I’ve read somewhere that it’s possible to do hot stamping and embossing in the same run.
There is a company that shows this option, but I can’t see how it can be achieved.
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Brass cup die aka Combination die
The paper/stock is pushed into the cup by the counter shaped and stamped and the outside edges are where the foil stops
With CNC equipment engravers are able to make these dies and counters less expensive than in the past.
if you understand the make up of an embossing die, then it is taken a step further.
The die material around the image of the emboss is cutaway leaving a very thin border. this allows the complete emboss image to be produced, yet relieved as to not transfer foil where it is not wanted.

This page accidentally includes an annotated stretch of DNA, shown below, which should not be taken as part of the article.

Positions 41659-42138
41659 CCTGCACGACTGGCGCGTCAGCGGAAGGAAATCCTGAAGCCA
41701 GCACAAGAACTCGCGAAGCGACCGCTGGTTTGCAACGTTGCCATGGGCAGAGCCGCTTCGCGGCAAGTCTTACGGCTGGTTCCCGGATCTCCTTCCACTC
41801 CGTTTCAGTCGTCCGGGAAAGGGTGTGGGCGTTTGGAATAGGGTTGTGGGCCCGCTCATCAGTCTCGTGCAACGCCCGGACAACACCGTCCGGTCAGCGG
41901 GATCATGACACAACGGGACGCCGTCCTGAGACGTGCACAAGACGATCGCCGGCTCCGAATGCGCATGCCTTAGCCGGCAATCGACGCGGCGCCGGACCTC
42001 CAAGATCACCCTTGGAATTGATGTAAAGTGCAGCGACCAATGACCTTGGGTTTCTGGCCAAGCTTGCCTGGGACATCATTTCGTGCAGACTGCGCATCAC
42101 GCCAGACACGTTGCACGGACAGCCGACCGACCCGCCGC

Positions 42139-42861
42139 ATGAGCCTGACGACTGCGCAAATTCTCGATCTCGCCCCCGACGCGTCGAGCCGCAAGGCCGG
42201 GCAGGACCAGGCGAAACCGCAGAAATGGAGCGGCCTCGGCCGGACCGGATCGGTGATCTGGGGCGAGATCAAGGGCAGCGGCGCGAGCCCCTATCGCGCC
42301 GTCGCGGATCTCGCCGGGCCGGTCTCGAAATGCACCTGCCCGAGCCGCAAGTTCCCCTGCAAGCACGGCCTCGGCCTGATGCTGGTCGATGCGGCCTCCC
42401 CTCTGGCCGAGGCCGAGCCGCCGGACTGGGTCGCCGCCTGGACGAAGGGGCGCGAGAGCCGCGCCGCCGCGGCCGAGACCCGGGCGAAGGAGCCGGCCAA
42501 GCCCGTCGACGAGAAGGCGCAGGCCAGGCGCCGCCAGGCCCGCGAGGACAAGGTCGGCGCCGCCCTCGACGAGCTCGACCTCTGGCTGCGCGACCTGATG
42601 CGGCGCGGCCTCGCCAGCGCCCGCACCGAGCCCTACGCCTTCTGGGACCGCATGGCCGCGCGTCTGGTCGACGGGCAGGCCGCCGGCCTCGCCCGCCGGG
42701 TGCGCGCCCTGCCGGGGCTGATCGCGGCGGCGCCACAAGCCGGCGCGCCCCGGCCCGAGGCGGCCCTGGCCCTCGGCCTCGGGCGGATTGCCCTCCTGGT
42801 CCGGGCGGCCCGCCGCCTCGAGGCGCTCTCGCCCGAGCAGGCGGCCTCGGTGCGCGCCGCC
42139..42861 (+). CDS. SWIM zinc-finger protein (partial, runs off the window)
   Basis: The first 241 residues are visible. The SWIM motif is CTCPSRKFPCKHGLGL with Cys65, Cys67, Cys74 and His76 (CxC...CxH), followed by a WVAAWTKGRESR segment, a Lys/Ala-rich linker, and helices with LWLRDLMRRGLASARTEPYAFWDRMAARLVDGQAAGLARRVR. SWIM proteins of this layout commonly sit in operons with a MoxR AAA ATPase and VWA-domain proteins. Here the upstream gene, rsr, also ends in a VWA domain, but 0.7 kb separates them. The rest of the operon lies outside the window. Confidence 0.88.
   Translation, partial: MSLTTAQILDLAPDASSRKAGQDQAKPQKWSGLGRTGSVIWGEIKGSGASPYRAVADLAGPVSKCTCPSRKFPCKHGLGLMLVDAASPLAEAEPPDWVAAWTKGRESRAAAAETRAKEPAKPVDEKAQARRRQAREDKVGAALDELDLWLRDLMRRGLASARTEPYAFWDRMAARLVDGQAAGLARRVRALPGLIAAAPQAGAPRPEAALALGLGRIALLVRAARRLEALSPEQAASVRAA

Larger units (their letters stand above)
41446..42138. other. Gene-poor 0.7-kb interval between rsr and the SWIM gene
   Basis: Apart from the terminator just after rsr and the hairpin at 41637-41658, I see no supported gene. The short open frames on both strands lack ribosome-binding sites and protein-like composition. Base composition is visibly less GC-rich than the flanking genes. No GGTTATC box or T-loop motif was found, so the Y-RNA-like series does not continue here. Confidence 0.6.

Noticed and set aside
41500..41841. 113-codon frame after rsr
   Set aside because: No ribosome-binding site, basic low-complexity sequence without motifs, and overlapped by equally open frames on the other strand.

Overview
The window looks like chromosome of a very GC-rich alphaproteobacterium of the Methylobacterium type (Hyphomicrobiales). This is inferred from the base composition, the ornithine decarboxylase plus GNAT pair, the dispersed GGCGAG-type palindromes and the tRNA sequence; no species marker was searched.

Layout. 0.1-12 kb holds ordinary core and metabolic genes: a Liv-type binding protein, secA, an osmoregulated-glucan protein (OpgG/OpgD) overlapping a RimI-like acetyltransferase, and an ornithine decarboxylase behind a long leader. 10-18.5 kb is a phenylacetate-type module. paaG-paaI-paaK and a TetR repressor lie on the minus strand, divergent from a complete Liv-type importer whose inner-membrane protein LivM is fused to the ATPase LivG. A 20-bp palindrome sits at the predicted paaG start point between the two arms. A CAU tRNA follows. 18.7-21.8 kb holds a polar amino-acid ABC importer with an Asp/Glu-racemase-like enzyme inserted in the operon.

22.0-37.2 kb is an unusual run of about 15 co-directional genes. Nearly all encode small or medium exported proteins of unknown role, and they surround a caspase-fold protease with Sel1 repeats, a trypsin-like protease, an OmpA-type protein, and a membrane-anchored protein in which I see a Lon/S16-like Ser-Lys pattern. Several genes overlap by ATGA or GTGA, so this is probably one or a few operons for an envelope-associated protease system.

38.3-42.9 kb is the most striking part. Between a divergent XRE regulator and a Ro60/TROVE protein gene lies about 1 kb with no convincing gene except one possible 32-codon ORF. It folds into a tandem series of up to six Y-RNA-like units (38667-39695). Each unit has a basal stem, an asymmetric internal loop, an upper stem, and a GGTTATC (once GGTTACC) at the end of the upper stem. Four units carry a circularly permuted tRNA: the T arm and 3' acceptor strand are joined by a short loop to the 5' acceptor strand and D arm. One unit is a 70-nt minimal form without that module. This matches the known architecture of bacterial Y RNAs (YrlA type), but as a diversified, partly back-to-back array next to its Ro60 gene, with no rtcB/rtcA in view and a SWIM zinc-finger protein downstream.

This is a cheaper way to produce foil and emboss. the process can be seen in the greeting card industry. there is always a slight border of foil around the emboss. it will often look a bit fuzzy, as higher heat, higher pressures, and a “loose” foil are often needed or used to obtain complete coverage within the emboss area.
The process can be used to satisfy lower quality demands, for a lower cost.
The main issues or trade-off’s are: The fuzzy border and, If the image produces a wrinkle in the stock, at say, a corner, there is not a lot that can be done to correct it. the fact that there is no die there to help control the paper pressure.
Any competent die maker can make this for you. ask for a “combination”, foil-emboss, die and counter